Widespread bird flu lingers and drives up food prices
An outbreak of highly contagious avian influenza that started in February has persisted all year, infecting more than 50.3 million birds, the USDA estimates.
Reality check: That's as many animals as were impacted by the dramatic outbreak of 2014-2015.
Driving the news: Large turkeys could be harder to find for Thanksgiving this year due to the disease, Axios' Kelly Tyko and Emily Peck report.
The big picture: Food prices, already high from inflation and supply chain issues, are impacted because infected animals are euthanized to prevent further spread of disease. Bird flu effects commercial chicken, turkey and egg production.
By the numbers: The disease, which is not known to be harmful to humans, has been detected in 46 states this year, impacting 264 commercial flocks and more than 350 non-commercial — so-called backyard — flocks.
Data from market analysis company Urner Barry, shows the average wholesale price for a dozen large eggs in the Midwest was $4.03 on Tuesday, up 217% from $1.27 a year earlier and 110% from $1.91 as of Feb. 1.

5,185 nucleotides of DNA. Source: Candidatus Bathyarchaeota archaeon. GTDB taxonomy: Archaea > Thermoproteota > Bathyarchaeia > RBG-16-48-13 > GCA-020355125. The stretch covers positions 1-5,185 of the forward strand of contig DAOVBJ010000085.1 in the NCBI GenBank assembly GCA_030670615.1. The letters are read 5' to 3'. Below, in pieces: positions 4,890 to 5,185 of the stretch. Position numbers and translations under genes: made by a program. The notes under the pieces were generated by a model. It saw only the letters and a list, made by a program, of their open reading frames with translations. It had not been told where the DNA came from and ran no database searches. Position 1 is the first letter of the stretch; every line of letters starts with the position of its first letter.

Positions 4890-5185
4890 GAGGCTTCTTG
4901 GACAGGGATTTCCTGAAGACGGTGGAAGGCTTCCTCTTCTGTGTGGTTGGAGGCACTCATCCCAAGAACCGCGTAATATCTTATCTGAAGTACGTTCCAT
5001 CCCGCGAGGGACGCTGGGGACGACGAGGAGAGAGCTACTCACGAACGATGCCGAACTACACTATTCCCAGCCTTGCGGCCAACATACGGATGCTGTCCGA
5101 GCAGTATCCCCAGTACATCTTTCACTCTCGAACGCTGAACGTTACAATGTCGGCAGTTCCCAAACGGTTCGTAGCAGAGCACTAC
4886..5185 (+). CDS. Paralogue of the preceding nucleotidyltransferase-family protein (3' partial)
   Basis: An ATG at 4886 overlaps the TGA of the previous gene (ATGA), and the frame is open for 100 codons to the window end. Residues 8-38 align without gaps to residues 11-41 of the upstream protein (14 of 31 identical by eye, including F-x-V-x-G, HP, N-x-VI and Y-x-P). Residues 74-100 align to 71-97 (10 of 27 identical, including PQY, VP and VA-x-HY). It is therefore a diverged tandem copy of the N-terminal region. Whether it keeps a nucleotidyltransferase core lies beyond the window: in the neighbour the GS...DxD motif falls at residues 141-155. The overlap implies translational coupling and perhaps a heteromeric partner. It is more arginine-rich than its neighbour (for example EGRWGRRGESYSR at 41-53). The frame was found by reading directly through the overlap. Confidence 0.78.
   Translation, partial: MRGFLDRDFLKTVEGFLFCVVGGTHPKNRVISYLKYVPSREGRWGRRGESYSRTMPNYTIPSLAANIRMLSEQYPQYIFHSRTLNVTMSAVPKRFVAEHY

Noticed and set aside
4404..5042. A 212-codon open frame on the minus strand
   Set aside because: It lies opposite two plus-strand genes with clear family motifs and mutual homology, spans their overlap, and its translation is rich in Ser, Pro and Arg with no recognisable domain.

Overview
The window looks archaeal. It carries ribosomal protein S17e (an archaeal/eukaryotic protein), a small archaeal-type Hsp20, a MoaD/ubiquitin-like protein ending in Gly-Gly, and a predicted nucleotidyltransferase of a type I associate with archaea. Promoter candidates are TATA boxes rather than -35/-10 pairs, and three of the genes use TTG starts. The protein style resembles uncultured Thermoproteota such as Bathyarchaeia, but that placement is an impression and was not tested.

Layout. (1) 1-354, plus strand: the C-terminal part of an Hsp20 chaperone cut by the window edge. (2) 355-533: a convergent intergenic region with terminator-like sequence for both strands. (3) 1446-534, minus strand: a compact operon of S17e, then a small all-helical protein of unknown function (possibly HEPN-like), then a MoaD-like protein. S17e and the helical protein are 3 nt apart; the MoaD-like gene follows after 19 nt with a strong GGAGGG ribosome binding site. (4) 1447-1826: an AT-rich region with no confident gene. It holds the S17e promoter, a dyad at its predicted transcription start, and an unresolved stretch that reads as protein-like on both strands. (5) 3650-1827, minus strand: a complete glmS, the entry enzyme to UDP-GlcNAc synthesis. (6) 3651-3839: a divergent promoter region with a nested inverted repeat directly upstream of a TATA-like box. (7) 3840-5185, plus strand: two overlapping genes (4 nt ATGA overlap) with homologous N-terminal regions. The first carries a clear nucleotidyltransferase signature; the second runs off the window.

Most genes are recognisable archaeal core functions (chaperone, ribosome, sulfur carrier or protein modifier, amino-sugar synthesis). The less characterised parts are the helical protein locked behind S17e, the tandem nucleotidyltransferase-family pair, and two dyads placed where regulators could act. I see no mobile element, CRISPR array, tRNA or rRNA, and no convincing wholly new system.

- The wholesale price of whole, frozen 16-pound turkeys Monday was $1.85 per pound, an increase of more than 29% from the same day a year earlier.
- Demand for eggs due to holiday baking contributes to the prices, Russ Whitman, senior vice president with Urner Barry, told Axios.
Meanwhile, chicken prices are down slightly because there's plenty of production and prices are low, Whitman said.
- Boneless, skinless chicken breast cost $1.05 per pound wholesale on Monday, down from $1.88 a year earlier.
What they're saying: "I would say this one is right up there with with 2014-2015 [outbreak] in terms of its effect on birds in total numbers, and it's worse it seems in terms of duration and number of states affected," Timothy McDermott, assistant professor with Ohio State University, told Axios.
- McDermott noted that the migration of birds south for the winter is mostly complete, so spread of the disease should slow.
- Yes, but: "We'll have to see what happens as we get into late winter and migrations start back from south to north," he said.
Flashback: 2015's outbreak in the Midwest impacted the production of table eggs and turkey meat. Though broiler chickens weren't heavily infected, exports dropped 26%. Egg exports fell 13% and turkey by 23%.
- The USDA estimated the cost to the federal government was more than $1 billion — $879 million to manage the crisis and about $200 million in indemnities for lost birds.
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